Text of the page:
Thursday, March 23, 2017

The Proton: Quantized Angular Momentum

The above image/link is of an Excel file showing that for n=4 case, the quantized angular momentum equation predicts the proton mass and disputed (muonic hydrogen) proton charge radius ($r_p=0.8412fm$).

The quantized angular momentum is calculated as shown on the previous post by using the de Broglie hypothesis, which amounts to assuming photonic (boson) energy with no rest mass, thus the equation for momentum applies:
and after solving for angular momentum, one gets
$$mr={nh\over2\pi c}$$
and for the $n=4$ case, the proton mass-radius product:

$$m_pr_p={2h\over\pi c}=4\ell m_{\ell}$$
All of the mass-energy of the proton is contained within a stable vortex in the aether of spherical radius, $r_p$. This is possible when one begins to examine the problem more completely as we have done previously, and that is to consider the vacuum energy density as Haramein has, and realize the proton is a stable oscillation in the Planckian aether, which is such high density, it behaves like a black hole and the photonic energy creates a path in 3D space where the aether flows or energetically vibrates.  

Since the energy density of the vacuum is so high, the conditions for wormhole connected space are met, then the proton could be envisioned as an energetic vibration in the aether, and it is likely a stable vortex flow.  There is much more implied by this view which will be examined in future posts.

The picture of the proton is then some 3D oscillation in the aether, thus perhaps the problem could be approached from aether dynamics and shown, in the limit, that the detailed solution approaches this post's approach, which is a lumped mass-radius idea coming from reductionist 1D-2D Cartesian physics approach rather than a whole 3D approach that includes interaction with the vacuum, i.e., resolution to the vacuum catastrophe.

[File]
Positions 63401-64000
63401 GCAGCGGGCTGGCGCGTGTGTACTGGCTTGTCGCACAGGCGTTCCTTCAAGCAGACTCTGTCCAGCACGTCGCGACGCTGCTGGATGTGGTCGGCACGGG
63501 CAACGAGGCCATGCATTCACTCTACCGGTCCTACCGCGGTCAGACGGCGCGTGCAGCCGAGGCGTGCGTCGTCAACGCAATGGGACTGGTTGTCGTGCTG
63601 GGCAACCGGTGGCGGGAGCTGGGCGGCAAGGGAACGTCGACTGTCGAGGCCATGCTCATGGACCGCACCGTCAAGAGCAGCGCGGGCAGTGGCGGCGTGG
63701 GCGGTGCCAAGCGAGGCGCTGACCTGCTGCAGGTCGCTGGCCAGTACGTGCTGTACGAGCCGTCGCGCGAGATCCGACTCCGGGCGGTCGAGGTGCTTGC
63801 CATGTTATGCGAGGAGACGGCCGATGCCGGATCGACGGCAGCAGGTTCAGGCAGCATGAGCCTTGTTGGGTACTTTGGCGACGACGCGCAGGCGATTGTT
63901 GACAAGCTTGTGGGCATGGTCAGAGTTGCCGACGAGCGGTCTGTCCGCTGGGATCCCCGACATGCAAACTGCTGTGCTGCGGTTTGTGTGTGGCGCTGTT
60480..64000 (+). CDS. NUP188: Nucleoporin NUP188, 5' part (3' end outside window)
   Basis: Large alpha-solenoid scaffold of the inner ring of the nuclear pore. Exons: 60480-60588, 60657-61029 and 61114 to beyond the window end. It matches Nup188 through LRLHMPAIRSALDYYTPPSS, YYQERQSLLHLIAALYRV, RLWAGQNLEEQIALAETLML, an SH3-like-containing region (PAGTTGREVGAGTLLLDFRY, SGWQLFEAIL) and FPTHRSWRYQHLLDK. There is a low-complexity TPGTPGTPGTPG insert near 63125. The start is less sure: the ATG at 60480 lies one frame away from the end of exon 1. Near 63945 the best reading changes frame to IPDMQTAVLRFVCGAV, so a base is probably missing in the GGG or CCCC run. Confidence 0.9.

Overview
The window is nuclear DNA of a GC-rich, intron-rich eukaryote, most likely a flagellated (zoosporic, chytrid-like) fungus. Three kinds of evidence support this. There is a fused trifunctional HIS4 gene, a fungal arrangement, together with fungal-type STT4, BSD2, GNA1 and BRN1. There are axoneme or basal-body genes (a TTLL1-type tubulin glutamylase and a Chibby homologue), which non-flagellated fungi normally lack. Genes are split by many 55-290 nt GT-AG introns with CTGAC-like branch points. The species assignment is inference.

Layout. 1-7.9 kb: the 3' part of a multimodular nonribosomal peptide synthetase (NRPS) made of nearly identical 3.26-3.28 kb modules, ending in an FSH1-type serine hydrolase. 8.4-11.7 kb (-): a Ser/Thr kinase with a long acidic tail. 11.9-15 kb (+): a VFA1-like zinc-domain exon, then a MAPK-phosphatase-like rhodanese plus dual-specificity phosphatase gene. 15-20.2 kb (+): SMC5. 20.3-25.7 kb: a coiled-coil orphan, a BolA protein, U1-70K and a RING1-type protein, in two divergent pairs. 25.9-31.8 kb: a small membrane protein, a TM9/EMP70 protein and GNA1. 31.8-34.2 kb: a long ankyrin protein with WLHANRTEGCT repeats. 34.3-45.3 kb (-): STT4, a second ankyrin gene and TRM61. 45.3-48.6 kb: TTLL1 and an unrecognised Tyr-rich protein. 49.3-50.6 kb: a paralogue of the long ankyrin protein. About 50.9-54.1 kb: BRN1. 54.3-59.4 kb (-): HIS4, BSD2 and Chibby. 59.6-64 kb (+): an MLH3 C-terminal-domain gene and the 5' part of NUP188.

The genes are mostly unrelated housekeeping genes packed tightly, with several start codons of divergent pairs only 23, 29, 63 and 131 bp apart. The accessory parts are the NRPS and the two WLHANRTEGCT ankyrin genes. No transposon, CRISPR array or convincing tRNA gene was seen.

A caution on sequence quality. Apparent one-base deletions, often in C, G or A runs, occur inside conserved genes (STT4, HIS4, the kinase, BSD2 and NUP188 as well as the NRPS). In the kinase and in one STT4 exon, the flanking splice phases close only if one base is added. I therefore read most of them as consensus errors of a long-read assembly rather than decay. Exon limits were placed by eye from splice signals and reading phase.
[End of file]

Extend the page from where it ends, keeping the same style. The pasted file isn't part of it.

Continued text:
The photon wavelength is:
$$\lambda={\pi\over 2}r_p$$
The photon frequency is:
$$f={2c\over \pi r_p}$$
The photon energy is:
$$E=hf={h2c\over \pi r_p}$$

Considering that this calculation results in the proton radius being 0.8412fm, and this is VERY close to the 2010 & 2013 muonic hydrogen proton radius experiments, I wonder why this hasn't been written about in the science journals or sites since it is simply the first thing one would look at if examining quantized angular momentum.  

It is important to have derivations so as to avoid being accused of "cherry picking", lol.  Being able to select the correct physics isn't necessarily "cherry picking", it could be skill, however, derivations are required and experimental data to check the theory.

Here's a diagram showing a hypothesized infinitesimal point mass at a radius r moving circularly at the speed of light.  This is a diagram for the derivation - a real proton is more like described above and this diagram is a convenient way to represent some of the information about the proton that agrees with measurements.  
Infinitesimal point mass

Infinitesimal point mass, $m_p$, representing the proton mass, circular motion at the speed of light, at the radius of the proton, $r_p$ distance from center.  While this was simply a tool to derive the equation, the actual energy in the proton is the gamma/cosmic ray photon energy that is required to  create a stable vortex in the aether.  Still, this physical picture really gives one a sense of a very clearly defined boundary at the proton radius, $r_p$.

The energy itself is involved in a black whole like disturbance in the Planckian aether.  I suspect the proper fluid dynamics or plasma dynamics (fluid-plasma dynamics? - high energy reactions seem to be showing evidence of a fluid dynamic rather than a gas dynamic) would result in solutions that would explain or somehow contain information in the derivation as to WHY the proton mass-radius is distributed according to quantized circular angular momentum for the n=4 case.  Similarly using same possible future technique, one should be able to calculate the masses of all fundamental particles of the standard model.

The Surfer, OM-IV

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